Abstract Wyeomyia (Wyeomyia) mitchellii (Theobald) (Diptera: Culicidae) was recovered for the first time on Guam, United States of America, in 2017. Larval specimens were collected from water-filled axils of bromeliads during a larval survey carried out in a residential neighborhood of the Chalan Pago/Ordot area. Native to the New World, Wy. mitchellii has likely made its way to the Pacific Islands through the possibly illegal import of ornamental bromeliads. While this mosquito does not represent a significant threat to public health, this finding highlights the vulnerability of the Pacific Islands to the introduction of exotic species, including mosquito species that may increase public health risks. mosquito, Wyeomyia mitchellii, exotic species, biosecurity, Pacific The international spread of mosquitoes poses a potentially significant threat to public health as competent vectors of pathogens may be introduced to areas where they are currently absent. Understanding pathways of introduction and maintaining effective quarantine surveillance strategies is critical. Much of the Pacific has experienced an unprecedented level of mosquito-borne activity in recent years (Roth et al. 2014). For instance, in 2016 through 2017 alone, the U.S.-Affiliated Pacific Islands (USAPIs), saw outbreaks of mosquito-borne disease, including transmission of dengue (DENV) and Zika (ZIKV), in the Republic of Palau, the Republic of Marshall Islands (RMI), American Samoa, and in the Federated States of Micronesia (FSM) (Whelan et al. 2016). The spread of Aedes (Stegomyia) aegypti (Linnaeus) (Diptera: Culicidae) across the Pacific is likely a driving factor in increasing outbreak risk, as the distribution of this mosquito is influenced primarily by human activity (Dupont-Rouzeyrol et al. 2014). Thus, surveillance of mosquito introductions to new regions is critical to reducing mosquito outbreak risk. Guam is a tropical island in the North Pacific Ocean (13° 16ʹ 48.0ʺ N: 144° 28ʹ 12.0ʺ E). The island is an organized, unincorporated territory of the United States, and holds policy associations with the United States under the jurisdiction of the Office of Insular Affairs (U.S. Department of Interior). With a land area of 544 km2, Guam is the largest and southernmost island of the Mariana Islands archipelago (Rueda et al. 2011). The north of the island is a forested coral limestone plateau and is densely populated, whereas the south of the island is chiseled with volcanic mountain peaks and is less populated. The climate is tropical marine with very little seasonal temperature variation. The mean high temperature is 31°C, and the mean low temperature is 25°C. Daily precipitation averages 7.8 mm (National Weather Service Forecast Unit 2014). These climatic conditions, combined with a prevalence of suitable habitats, provide ideal conditions for a wide range of mosquito species on Guam year-round. Mosquito-borne disease on Guam has been a concern of local authorities since the early 1900s. As stated in the prewar government handbook of Guam, mosquito-borne diseases were not a recorded issue on the island, and Navy personnel claimed that although present, mosquitoes posed no health threat to the inhabitants of Guam (Cox et al. 1926, Haddock 2010). However, mosquito-borne diseases became a reality on Guam in the years following the American reoccupation of Guam, when Spain ceded Guam to the United States through the Treaty of Paris (1899) (Nowell 1987), and massive movements of humans and goods from other regions of the Pacific where mosquito-borne diseases are endemic took place (Nowell 1987, Haddock 2010). Indeed, the first recorded mosquito species on Guam was in 1905, when J.F. Leys disclosed to the Surgeon General, U.S. Navy, that Stegomyia fasciata (Ae. aegypti) was well-established on the island. In 1936, the first extensive pre-World War II mosquito survey on Guam was conducted by Swezey (1942), in which four mosquito species were collected, all of which belonged to Aedes and Culex. By 1945, 10 mosquito species had been recorded on Guam, none of which were anophelines (Nowell 1980). In 1944, Guam saw its first dengue outbreak with transmission most likely driven by Ae. aegypti. Three years later, Guam faced its first Japanese encephalitis (JEV) outbreak, likely transmitted by the inferred vector species Culex (Culex) annulirostris (Skuse) (Diptera: Culicidae) (Haddock 2010). Today, the main mosquito-borne pathogen threats to Guam are DENV, chikungunya (CHIKV), JEV, yellow fever (YFV), and ZIKV viruses, as well as malaria and filariasis parasites (Rozeboom and Bridges 1972, Rueda et al. 2011). Since the elimination of Ae. aegypti from Guam after World War II and the Vietnam War, the sporadic cases of dengue and malaria on Guam have thus far been nonendemic; all known cases being associated with returning travelers from endemic countries. As of 2016, 24 cases of travel-related dengue have been reported on Guam in the last decade (Guam DPHSS 2017). A wide range of mosquito species have been recorded on, or have been suspected of being present, on Guam (Nowell 1987). However, since the end of World War II, mosquito surveys on Guam have been sporadic. Rueda et al (2011) summarize these post-World War II mosquito assessments. Such surveys demonstrate that the mosquito fauna of Guam changes at an alarming rate, likely as a result from high military traffic, incoming tourists, and island hopping (Rueda et al. 2011). Indeed, although the number of mosquito species on Guam varied from 18 to 42 (Reisen et al. 1972), by the end of 1983, it was established that Guam was home to 24 mosquito species, 17 of which were introduced species (Nowell 1987). This list includes Ae. aegypti because although considered eliminated from Guam, the prevalence of Ae. aegypti is widespread across many neighboring countries. Thus, due to the potential for this mosquito to be transported with human activity, there is a considerable risk of importing Ae. aegypti onto Guam. Out of these mosquito species on Guam, nine are Aedes species, five are Anopheles species, and six are Culex species. Therefore, there is an urgent need to establish mosquito surveillance to ensure any importation of this mosquito is met with a strategic control response. No mosquito surveys from Guam have been published since 2011. While both Santa Rita Navy base and Andersen Air Force base conduct irregular mosquito surveillance on the island, these activities are confined to the base enclosures, and thus, caution must be taken when extrapolating mosquito data from the military bases to the entire island of Guam. Recently, the Guam Division of Environmental Health (DEH), Department of Public Health and Social Services (DPHSS) saw its new Guam Environmental Public Health Laboratory (GEPHL) open in 2017. With the support of Pacific Islands Health Officers Association (PIHOA), mosquito collecting activities on Guam have led to the recent recovery of a previously unreported species on Guam, Wyeomyia mitchellii (Theobald) (Diptera: Culicidae). Surveys of various natural and artificial water-holding containers were undertaken at various locations throughout Guam with any immature mosquitoes collected returned to GEPHL for identification. On 29 March 2017, at least seven larvae were collected from a stand of Aechmea blanchetiana (Baker) bromeliads (Poales: Bromeliacae) in a residential area along Santa Cruz Drive, in Chalan Pago/Ordot municipality (13°26ʹ 16.9ʺ N: 144°46ʹ 07.7ʺ E). Larvae were returned to GEPHL and reared to adult stage in biological rearing chambers placed in an environmental chamber (27.5°C) and provided fish food. All larvae that were collected survived to the adult stage. Adults (approximately 24-h old) were then freeze-killed for identification. Initial identification of specimens was undertaken using the keys of Bohart (1956) and Ramalingam (1976). Among specimens of species known to exist on Guam, such as Aedes (Stegomyia) albopictus (Skuse) (Diptera: Culicidae), Aedes (Stegomyia) guamensis Farner and Bohart (Diptera: Culicidae), Culex (Culex) quinquefasciatus Say (Diptera: Culicidae), and Culex sitiens Wiedemann species group (Diptera: Culicidae), a small number of adult mosquito specimens appeared to be distinct from common mosquitoes collected in Guam based on morphological examination. However, their identification could not be formally resolved using taxonomic keys available for the region. Based on concerns that the specimens may be of an introduced species, the specimens underwent further taxonomic and molecular analysis. Voucher specimens were mounted and placed in the GEPHL’s reference collection. Using the online interactive keys of the Walter Reed Biosystematics Unit (WRBU) [http://www.wrbu.org/VecID_MQ.html], the specimens were strongly believed to be of the genus Wyeomyia based on the presence of mesopostnotal setae, the presence of prespiracular setae, and the presence of a long basal spur on the wing Rs vein. Further reference to Darsie and Ward (1981), and Clark-Gil and Darsie (1983), confirmed the identification as Wyeomyia subgenus Wyeomyia with it most likely being Wy. mitchellii or a closely related species. To confirm the identification based on morphological characteristics, molecular analysis of a single specimen was undertaken. DNA was extracted from two legs of the mosquito by means of magnetic particle separation using the EZ1 DNA Tissue Kit (Qiagen, Hilden, Germany). The legs were homogenized by shaking for 1 h using glass beads and the mosquito grind pretreated with proteinase K at 56°C for another hour. Four hundred microlitres of the homogenate was extracted on the BioRobot EZ1 according to the manufacturer’s instructions. A 1,345-bp segment of the mitochondrial coding gene encompassing the COII and tRNA-Leucine region was amplified with the primers C1-J-1718 (5ʹ-GGN GGA TTT GGA AAT TGA TTA GTN CC-3ʹ) and TL2-N-3014 (5ʹ-TCC ATT GCA CTA ATC TGC CAT ATT-3ʹ) (Simon et al. 1994), respectively. The fragment was amplified by real-time PCR on the Rotogene 6000 (Qiagen) in a total volume of 35 µl containing 8 µl of DNA template, 400 nM of each primer, 1× of 20-fold EvaGreen (Biotium, Fremont, California), 1× MyTaq HS Mix (Bioline, London, United Kingdom), and RNase- and DNAse-free water (Sigma–Aldrich, St. Louis, Missouri). The thermal cycling commenced with enzyme activation (95°C for 2 min), followed by 42 cycles of denaturation (95°C for 18 s), annealing (touch-down 63–53°C for 20 s for 10 cycles, followed by 22 cycles at 53°C), extension (72°C for 30 s), and a final extension at 72°C for 2 min. A pre-hold cycle was set at 50°C for 30 s followed by a melt cycle with ramping temperatures between 75°C and 95°C to serve as a check on purity of the amplified product. The amplicons were verified on a 2% agarose gel. The PCR amplicons were pre-treated with Illustra ExoProStar 1-Step (GE Healthcare, Little Chalfont, United Kingdom) and sent to the Australian Genome Research Facility (AGRF), Sydney, for bi-directional Sanger sequencing using the ABI BigDye Terminator chemistry Version 3.1. The sequenced products were aligned using Geneious 6.0.6 and the consensus sequence (1,221 bp) identified by matching against nucleotide sequences on the National Centre for Biotechnology Information (NCBI) Basic Local Alignment Search Tool (BLAST) database. The sequence with the highest alignment score, percentage identity and the lowest expect value (E value) of all alignments from the sequence database was considered to be the best match to the query sequence. The sequence (GenBank MF950916) matched known records of Wy. mitchellii, GenBank HM136827, with an alignment score of 2,150, identity of 99 % and E-value of 0.0. Wy. mitchellii has been reported from a range of tropical and subtropical regions of the Americas, such as South Florida, the Greater Antilles, and eastern Mexico (Frank and Fish 2008). The species was initially described from specimens collected in Jamaica. Since the 1980s, the mosquito has been detected outside of its native range in a number of locations across the Pacific including the Hawaiian Islands (Shroyer 1981, Yang et al. 2003) as well as the Society Islands, French Polynesia (Marie and Bossin 2013). These discoveries in the Pacific raise concerns regarding pathways of introduction of other container-inhabiting mosquitoes between countries. Wy. mitchellii is closely associated with natural water holding plants, such as bromeliads and other aroid species where water collects in leaf axils (Shroyer 1981, Frank 1986). Adult mosquitoes lay eggs in these water-impounded leaf axils, typically during the late afternoon (Frank et al. 1985). Once hatched, the larvae require at least 2 wk to complete development, but larvae may take many more weeks to develop, especially when there is minimal organic material in habitats to support larvae development (Frank 1986, Frank and Fish 2008). This ability to survive extended periods of starvation may increase their capacity to be transported in bromeliads moved between locations where naturally accumulating organic material may be minimal. An illegal trade in ornamental bromeliads is suspected to have facilitated the movement of Wy. mitchellii from its native range to the Pacific Islands. In fact, it was proposed that movement of bromeliads from Hawai’i was the likely pathway of Wy. mitchellii into French Polynesia (Marie and Bossin 2013) and it is likely that a similar process facilitated the movement of the mosquito into Guam. It is not possible to know when the mosquito was first introduced on the island, but given the distinctiveness of the mosquito compared to those species known from Guam, it is considered highly unlikely that the specimen would have been overlooked in previous investigations. Additionally, it has not been collected at any other location on Guam during 2017 habitat surveys. Although Wy. mitchellii will bite humans, it is not considered a significant public health threat. Arboviruses, including Venezuelan equine encephalitis virus (VEEV), have been detected in Wy. mitchellii, but the mosquito species’ vector potential remains to be elucidated (Sherer et al. 1971). However, the horticultural trade, whether illegal or not, is a potential pathway of mosquito species introduction which may pose a threat for the movement of mosquitoes of greater public health concern, such as Ae. aegypti. Thus, the discovery of Wy. mitchellii on Guam highlights the importance of mosquito surveillance on the island. Mosquito surveillance is needed not only to assist management of mosquito-borne disease risk associated with currently present species but also for quarantine purposes to ensure rapid identification of other nonendemic species. This is particularly the case of Ae. aegypti, for which the reintroduction of this species on Guam would have significant public health implications. The spread of invasive mosquitoes internationally, particularly Ae. aegypti and Ae. albopictus, has had significant public health implications across the world, including in the Pacific Islands (Roth et al. 2014). Given the threat of Ae. aegypti to Guam, the detection of Wy. mitchellii further highlights the role of local entomological expertise and of the necessity of an effective mosquito surveillance program on the island. Acknowledgments The authors wish to acknowledge the assistance of Matthew Shortus (WHO) during the initial identification process. The authors also acknowledge the assistance of Michelle Lastimoza (Guam Department of Public Health and Social Services) in the coordination of mosquito field surveys on the island. The authors also thank Dr. Russell Campbell (Guam Department of Agriculture) for enabling the export of mosquito specimens out of Guam, and for providing the authors information regarding horticultural trade in the region. Finally, the authors thank the Australian Government Department of Agriculture and Water Resources for assisting with importation of mosquito specimens from Guam to Australia. References Cited Bohart, R.M. 1956. Diptera: Culicidae. Insects Micronesia . 12: 1– 85. Clark-Gil, S. and Darsie R.F.. 1983. The mosquitoes of Guatemala, their identification, distribution, and bionomics, with keys to adult females and larvae. Mosquito Systematics . 15: 151– 284. Cox, P. and Sanchez P.C.. 1926. The island of Guam . Government Printing Office, Washington, DC Darsie R.F. Jr. and Ward R.A.. 1981. Identification and geographical distribution of the mosquitoes of North America, north of Mexico . Walter Reed Army Institute of Research, Washington, DC. Dupont-Rouzeyrol, M., M. Aubry, O. O’Connor, C. Roche, A. C. Gourinat, A. Guigon, A. Pyke, J. P. Grangeon, E. Nilles, S. Chanteauet al.   2014. Epidemiological and molecular features of dengue virus type-1 in New Caledonia, South Pacific, 2001-2013. Virol. J . 11: 61. Google Scholar CrossRef Search ADS PubMed  Frank, J.H. 1986. Bromeliads as ovipositional sites for Wyeomyia mosquitoes: form and color influence behaviour. Fla. Entomol . 69: 728– 742. Google Scholar CrossRef Search ADS   Frank, J.H. and Fish D.. 2008. Potential biodiversity loss in Florida bromeliad phytotelmata due to Metamasius callizona (Coleoptera: Dyrophthoridae), an invasive species. Fla. Entomol . 91: 1– 8. Google Scholar CrossRef Search ADS   Frank, J.H., Lynn H.C., and Goff J.M.. 1985. Diurnal oviposition by Wyeomyia mitchellii and W. vanduzeei (Diptera: Culicidae). Fla. Entomol . 68: 493– 496. Google Scholar CrossRef Search ADS   Guam Department of Public Health and Social Services. 2017. Division of Environmental Health. http://www.dphss.guam.gov/content/division-environmental-health Haddock, R.L. 2010. A history of health on Guam . Crushers Football (Soccer) Club, Hagatña, GU. Marie, J. and Bossin H. C.. 2013. First record of Wyeomyia (Wyeomyia) mitchellii (Diptera: Culicidae) in French Polynesia. J. Med. Entomol . 50: 37– 42. Google Scholar CrossRef Search ADS PubMed  National Weather Service Forecast Unit. 2014. National Weather Service Forecast Unit, Tiyan, Guam. http://w2.weather.gov/climate/local_data.php?wfo=guam Nowell, W.R. 1980. Comparative mosquito collection data from the southern Mariana islands (Diptera: Culicidae). Proc. Calif. Mosq. Control Assoc . 48: 112– 116. Nowell, W. R. 1987. Vector introduction and malaria infection on Guam. J. Am. Mosq. Control Assoc . 3: 259– 265. Google Scholar PubMed  Ramalingam, S. 1976. An annotated checklist and keys to the mosquitoes of Samoa and Tonga. Mosquito Systematics . 8: 298– 318. Reisen, W. K., J. P. Burns, and Basio R. G.. 1972. A mosquito survey of Guam, Marianas islands with notes on the vector borne disease potential. J. Med. Entomol . 9: 319– 324. Google Scholar CrossRef Search ADS PubMed  Roth, A., Mercier A., Lepers A., Hoy D., Duituturaga S., Benyon E., Guillaumot L., and Souares Y.. 2014. Concurrent outbreaks of dengue, chikungunya, and Zika virus infections–an unprecedented epidemic wave of mosquito-borne viruses in the Pacific 2012–2014. Euro. Surveill . 19: 2– 9. Google Scholar CrossRef Search ADS   Rozeboom, L. E. and Bridges J. R.. 1972. Relative population densities of Aedes albopictus and A. guamensis on Guam. Bull. World Health Organ . 46: 477– 483. Google Scholar PubMed  Rueda, L.M., J.E. Pecor, W.K. Reeves, S.P. Wolf, P.V. Nunn, R.Y. Rabago, T.L. Gutierrez, and Debboun M.. 2011. Mosquitoes of Guam and the Northern Marianas: distribution, checklists, and notes on mosquito-borne pathogens. US Army Med. Dep. J . 17– 28. 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WRBU mosquito identification resources. http://www.wrbu.org/VecID_MQ.html Whelan, A.C., Becker S.K., Uluiviti V.R., and Maddox N.. 2016. Leveraging Pacific laboratories to boost global health security. Hawaii J. Med. Public Health . 75: 389– 392. Google Scholar PubMed  Yang, P., Furumizo R., Tangalin L., Takekuma C., and Hall K.E.. 2003. Mosquito species breeding in bromeliad azils on the island of Kauai, Hawaii. Proc. Hawaiian Ento. Soc . 36: 95– 101. © The Author(s) 2017. Published by Oxford University Press on behalf of Entomological Society of America. All rights reserved. For permissions, please e-mail: journals.permissions@oup.com.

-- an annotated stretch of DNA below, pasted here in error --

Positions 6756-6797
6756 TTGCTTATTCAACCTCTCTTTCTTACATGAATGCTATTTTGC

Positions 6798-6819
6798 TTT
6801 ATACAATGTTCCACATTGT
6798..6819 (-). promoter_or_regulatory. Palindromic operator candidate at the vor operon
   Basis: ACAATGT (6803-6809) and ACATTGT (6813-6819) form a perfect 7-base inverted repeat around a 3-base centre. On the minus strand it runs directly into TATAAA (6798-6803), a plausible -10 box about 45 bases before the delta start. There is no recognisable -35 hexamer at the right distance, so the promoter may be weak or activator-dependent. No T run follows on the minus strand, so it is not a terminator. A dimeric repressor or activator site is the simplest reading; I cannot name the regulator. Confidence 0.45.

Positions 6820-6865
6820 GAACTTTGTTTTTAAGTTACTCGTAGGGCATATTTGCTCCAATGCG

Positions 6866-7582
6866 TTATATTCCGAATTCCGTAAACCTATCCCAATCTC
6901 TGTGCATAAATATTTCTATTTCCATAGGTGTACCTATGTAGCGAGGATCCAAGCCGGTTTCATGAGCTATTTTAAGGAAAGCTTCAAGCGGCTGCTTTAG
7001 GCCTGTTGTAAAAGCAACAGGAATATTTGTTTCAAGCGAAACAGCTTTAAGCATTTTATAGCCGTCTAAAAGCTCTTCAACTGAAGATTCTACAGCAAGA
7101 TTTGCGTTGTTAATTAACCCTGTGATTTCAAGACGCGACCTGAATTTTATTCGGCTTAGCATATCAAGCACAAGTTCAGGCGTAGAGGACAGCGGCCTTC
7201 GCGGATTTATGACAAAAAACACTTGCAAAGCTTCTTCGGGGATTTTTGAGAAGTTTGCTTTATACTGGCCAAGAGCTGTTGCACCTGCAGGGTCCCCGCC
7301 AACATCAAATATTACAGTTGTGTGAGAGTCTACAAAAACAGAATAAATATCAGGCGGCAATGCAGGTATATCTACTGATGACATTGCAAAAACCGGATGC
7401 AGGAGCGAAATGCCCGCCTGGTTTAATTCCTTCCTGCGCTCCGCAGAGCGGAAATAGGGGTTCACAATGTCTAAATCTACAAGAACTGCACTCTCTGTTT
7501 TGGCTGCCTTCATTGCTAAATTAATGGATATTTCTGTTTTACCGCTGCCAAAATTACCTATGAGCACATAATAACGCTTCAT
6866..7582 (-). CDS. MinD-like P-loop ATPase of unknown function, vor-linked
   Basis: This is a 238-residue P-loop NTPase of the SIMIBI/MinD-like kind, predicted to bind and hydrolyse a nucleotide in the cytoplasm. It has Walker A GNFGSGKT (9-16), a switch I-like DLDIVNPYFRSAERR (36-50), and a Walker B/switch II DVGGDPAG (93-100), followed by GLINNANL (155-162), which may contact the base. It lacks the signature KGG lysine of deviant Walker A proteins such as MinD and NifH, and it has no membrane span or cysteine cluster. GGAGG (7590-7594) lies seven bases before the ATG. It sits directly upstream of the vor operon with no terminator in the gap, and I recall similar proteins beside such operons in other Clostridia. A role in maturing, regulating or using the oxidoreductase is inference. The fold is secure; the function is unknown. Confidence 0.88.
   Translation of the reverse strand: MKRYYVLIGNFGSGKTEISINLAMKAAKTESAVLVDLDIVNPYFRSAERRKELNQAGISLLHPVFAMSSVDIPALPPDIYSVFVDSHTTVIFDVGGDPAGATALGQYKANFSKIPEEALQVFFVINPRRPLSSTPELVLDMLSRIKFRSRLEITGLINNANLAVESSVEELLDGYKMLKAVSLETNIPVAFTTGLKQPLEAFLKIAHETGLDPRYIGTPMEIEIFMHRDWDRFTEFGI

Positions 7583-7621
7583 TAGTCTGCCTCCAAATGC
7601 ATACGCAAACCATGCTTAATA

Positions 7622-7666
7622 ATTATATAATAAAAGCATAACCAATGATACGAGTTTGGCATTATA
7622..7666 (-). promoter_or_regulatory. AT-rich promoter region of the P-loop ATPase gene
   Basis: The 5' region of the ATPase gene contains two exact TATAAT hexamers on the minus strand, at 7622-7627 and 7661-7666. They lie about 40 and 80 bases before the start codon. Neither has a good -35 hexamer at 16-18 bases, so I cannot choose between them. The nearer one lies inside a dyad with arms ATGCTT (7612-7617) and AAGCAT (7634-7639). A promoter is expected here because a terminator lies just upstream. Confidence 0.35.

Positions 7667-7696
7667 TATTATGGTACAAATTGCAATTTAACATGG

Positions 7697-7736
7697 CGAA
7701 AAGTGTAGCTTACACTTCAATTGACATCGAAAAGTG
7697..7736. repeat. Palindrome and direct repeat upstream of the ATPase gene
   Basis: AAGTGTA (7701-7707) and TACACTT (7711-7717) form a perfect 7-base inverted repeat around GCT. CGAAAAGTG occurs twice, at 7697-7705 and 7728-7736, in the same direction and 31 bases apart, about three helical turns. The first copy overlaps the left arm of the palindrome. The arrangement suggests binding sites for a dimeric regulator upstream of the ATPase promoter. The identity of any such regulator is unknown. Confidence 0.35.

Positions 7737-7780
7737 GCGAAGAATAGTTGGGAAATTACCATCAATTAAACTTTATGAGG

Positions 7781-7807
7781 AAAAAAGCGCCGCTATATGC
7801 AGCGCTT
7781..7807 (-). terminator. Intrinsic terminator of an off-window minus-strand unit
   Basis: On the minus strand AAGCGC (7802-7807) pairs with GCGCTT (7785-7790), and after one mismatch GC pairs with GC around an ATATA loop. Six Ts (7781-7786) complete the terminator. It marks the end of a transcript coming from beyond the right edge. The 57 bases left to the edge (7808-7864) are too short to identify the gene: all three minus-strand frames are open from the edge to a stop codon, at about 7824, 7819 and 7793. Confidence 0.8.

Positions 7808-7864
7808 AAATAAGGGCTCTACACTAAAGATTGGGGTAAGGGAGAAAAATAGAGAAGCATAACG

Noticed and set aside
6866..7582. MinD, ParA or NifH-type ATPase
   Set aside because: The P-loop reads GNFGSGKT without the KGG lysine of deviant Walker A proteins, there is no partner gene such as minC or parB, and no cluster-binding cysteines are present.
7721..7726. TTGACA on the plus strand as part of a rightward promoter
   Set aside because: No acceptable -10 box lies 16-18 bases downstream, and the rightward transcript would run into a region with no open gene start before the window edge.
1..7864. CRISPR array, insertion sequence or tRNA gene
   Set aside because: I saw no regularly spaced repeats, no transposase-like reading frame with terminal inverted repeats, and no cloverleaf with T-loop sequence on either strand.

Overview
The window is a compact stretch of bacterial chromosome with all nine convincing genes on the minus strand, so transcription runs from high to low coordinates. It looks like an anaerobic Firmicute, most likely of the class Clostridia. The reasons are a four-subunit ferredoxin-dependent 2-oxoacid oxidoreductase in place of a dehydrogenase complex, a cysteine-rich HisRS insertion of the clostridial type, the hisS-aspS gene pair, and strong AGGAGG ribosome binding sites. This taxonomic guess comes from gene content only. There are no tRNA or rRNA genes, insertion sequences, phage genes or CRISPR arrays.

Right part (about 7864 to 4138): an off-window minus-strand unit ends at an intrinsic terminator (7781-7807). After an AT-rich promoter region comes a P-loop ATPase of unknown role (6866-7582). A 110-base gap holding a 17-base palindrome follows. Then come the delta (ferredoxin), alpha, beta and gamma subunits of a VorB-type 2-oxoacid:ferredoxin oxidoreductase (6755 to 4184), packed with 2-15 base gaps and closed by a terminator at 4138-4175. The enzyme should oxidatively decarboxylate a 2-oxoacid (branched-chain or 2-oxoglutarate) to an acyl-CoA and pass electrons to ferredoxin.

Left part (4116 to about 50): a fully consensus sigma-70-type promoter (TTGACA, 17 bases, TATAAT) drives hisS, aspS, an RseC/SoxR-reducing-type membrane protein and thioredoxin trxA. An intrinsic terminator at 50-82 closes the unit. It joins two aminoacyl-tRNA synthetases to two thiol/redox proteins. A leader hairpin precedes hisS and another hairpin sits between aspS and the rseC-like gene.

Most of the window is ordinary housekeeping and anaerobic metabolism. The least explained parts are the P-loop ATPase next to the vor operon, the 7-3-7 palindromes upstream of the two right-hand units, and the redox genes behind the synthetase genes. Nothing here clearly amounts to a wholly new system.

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Journal of Medical EntomologyOxford University Press

Published: Mar 1, 2018